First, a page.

In just a few weeks the much-anticipated reward halving will be taking place within the Bitcoin network. Many people wonder what will happen during this particular halving event, and there is speculation that the sudden spike in price has a lot to do with this coming reward change. Sometime in the month of July, the mining reward miners receive for securing the network and finding blocks will change from 25 bitcoins to 12.5 per block found. The monetary base of the system’s supply can never be expanded, and the reward change could have economic implications that will affect the value of the cryptocurrency over the course of the next few years.

It is estimated that roughly around the week of July 10th the halving will occur, and the reward change will reduce the number of bitcoins found daily from 3,600 to 1,800. Many people believe this set of rules applied to the network will help the deflationary aspect of the cryptocurrency and bring the value up. This, however, has been argued by Keynesian economists for many years explaining that deflation is not good and may even lead to what’s called deflationary spirals. On the other hand, economists from the Austrian School of thought believe deflation is beneficial to an economy and deflationary spirals are considered a myth.

In 2012 on November 28th the price of Bitcoin was roughly $12.25 USD per BTC and the event took place on block 210000. The value of the cryptocurrency did not change very much but over the course of the following week, the price did rise to $13.43 per BTC. Every four years the halving reward changes with this date in 2012 being the first event over the course of Bitcoin’s maturation. At the time, the block reward was 50 bitcoins and then changed to 25 that winter of 2012.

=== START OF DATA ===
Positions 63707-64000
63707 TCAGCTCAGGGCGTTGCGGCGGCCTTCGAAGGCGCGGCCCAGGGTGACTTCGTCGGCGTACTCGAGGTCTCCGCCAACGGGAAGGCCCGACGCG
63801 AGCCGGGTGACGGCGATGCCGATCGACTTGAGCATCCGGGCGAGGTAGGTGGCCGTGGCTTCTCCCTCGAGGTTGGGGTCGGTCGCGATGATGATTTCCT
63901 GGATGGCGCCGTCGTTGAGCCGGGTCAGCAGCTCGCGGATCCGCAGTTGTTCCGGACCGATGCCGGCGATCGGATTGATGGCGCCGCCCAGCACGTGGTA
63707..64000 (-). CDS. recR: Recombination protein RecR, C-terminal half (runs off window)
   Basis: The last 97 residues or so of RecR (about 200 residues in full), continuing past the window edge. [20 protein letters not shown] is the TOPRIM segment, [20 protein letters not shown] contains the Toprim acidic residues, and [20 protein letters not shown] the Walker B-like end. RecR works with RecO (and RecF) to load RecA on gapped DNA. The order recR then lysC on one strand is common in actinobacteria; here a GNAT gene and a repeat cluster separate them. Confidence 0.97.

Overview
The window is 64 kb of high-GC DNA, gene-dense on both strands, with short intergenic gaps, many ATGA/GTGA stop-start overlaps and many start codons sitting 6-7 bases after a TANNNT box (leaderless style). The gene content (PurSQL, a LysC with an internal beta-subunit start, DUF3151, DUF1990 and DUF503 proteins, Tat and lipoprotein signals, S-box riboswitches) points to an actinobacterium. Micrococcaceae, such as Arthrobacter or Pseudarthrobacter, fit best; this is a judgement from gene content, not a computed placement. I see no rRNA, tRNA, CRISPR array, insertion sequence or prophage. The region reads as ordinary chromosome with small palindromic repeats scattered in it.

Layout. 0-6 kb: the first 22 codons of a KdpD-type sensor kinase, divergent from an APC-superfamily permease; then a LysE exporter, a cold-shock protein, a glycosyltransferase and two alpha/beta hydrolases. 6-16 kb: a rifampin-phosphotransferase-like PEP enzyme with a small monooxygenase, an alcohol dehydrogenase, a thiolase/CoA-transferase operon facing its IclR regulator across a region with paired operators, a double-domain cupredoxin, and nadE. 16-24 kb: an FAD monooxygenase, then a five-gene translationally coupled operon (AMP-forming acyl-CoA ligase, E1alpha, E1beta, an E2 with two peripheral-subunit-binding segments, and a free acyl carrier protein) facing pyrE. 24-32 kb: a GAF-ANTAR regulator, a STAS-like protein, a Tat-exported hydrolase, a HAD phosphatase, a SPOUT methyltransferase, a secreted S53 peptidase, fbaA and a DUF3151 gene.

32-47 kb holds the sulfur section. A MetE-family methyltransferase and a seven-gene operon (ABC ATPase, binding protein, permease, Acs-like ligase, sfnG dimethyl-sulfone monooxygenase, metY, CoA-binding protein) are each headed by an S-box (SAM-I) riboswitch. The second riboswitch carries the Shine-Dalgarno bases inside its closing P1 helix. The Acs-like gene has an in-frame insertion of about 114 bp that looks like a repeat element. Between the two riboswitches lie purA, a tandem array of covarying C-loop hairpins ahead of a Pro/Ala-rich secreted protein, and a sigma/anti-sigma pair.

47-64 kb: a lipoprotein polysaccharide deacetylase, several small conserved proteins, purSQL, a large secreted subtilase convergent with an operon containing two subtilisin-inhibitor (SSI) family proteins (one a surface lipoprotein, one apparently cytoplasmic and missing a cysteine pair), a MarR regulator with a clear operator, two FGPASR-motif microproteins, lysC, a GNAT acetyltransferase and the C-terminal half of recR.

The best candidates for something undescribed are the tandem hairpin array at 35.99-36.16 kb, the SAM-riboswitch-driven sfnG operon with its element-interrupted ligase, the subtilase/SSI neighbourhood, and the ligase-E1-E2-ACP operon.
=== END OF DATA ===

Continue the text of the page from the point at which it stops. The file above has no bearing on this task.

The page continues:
This coming 2016 has speculators saying the price will increase exponentially as the halving approaches and thereafter. However, there is a lot of economic reasonings within the basics of supply and demand that this probably won’t happen. Even though the reward supply diminishes, it doesn’t mean the existing supply of mined bitcoins changes and there are some large holders within the cryptocurrency’s ecosystem. There are two equations where people speculate what will happen during the halving which includes and exponential price rise or the significant drop in hashrate. Both of these predictions may never come to reality as with the case of Litecoin’s August 25, 2015, reward halving. Nothing crazy happened to the price or hashrate, and many people believe this will be a similar scenario for Bitcoin. Despite this occurrence with Litecoin’s network currently, there is a limited supply of over 15 million Bitcoins in existence in contrast to Litecoin’s whopping 46 million available.

In much respect, it seems unreasonable to believe the halving will increase the price because of market equilibrium as many altcoins have shown no significant change in price and Bitcoin’s first halving did not amount to much either. Miners will also have to deal with inefficient mining hardware, and this could also change the economics quite a bit. Economic theories show there are many unknowns within the halving event, and it may not be all peaches and cream. Over many forums and social media posts, the halving is expected to drive the value of Bitcoin, but it seems most are basing this assumption on hope and faith rather than economic calculations.

When the halving does occur Live Bitcoin News will keep our readers informed as the event is still a celebratory time in the protocols history whether there is a spike in price or not. Until then we will see what happens this July!!


Source: Various Halving Reports, Bitcoin Wiki

Images: Pixabay 

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